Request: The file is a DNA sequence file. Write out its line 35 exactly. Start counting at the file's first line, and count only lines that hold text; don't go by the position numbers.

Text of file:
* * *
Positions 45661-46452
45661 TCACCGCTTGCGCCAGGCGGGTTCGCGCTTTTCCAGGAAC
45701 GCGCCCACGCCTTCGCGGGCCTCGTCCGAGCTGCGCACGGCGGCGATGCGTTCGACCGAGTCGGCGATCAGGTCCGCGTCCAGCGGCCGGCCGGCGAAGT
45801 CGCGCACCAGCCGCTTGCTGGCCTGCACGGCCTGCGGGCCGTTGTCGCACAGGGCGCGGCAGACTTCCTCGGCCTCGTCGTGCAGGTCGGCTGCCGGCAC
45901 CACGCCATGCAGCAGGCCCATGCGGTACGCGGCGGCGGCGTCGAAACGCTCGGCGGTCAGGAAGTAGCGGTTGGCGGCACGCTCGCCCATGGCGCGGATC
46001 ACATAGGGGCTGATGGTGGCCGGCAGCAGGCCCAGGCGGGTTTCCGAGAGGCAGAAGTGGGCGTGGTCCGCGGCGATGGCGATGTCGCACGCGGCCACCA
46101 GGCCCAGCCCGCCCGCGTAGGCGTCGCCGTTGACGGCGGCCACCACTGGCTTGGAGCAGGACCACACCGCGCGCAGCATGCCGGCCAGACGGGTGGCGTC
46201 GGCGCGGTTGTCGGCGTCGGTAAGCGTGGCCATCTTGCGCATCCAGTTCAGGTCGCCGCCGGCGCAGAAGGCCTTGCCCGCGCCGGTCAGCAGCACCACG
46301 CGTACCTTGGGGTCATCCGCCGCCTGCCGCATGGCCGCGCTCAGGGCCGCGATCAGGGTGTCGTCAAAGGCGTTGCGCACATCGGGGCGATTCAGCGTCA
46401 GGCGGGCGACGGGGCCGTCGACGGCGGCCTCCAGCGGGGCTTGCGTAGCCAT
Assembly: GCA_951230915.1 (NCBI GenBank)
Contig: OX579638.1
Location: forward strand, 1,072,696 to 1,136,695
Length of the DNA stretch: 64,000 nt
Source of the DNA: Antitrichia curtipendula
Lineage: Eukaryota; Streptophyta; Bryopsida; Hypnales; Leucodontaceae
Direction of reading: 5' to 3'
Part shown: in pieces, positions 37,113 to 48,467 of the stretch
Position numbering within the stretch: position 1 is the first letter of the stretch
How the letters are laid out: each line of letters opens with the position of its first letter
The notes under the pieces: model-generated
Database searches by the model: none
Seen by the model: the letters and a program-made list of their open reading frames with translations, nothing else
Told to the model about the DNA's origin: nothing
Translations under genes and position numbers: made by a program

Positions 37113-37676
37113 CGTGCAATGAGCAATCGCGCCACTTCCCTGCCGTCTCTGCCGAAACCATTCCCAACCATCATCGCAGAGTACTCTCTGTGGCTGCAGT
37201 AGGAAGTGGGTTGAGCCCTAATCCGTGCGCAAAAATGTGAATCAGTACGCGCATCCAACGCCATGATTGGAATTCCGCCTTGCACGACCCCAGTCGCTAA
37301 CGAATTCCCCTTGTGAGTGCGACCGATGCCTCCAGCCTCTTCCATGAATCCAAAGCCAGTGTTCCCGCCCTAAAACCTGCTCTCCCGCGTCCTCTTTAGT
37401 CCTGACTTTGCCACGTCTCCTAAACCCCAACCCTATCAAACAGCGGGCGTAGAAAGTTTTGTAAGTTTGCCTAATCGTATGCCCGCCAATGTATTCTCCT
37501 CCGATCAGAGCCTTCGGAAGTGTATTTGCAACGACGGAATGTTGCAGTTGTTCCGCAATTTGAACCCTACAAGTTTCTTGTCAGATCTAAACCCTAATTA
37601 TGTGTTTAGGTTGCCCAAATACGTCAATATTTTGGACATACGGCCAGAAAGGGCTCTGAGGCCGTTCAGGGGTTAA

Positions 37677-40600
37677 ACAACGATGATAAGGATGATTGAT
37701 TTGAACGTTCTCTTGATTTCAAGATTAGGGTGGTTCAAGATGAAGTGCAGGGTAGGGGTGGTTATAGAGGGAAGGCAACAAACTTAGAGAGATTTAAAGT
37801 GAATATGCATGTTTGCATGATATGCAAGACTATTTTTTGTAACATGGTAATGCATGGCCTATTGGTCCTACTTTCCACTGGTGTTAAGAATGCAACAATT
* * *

37701 TTGAACGTTCTCTTGATTTCAAGATTAGGGTGGTTCAAGATGAAGTGCAGGGTAGGGGTGGTTATAGAGGGAAGGCAACAAACTTAGAGAGATTTAAAGT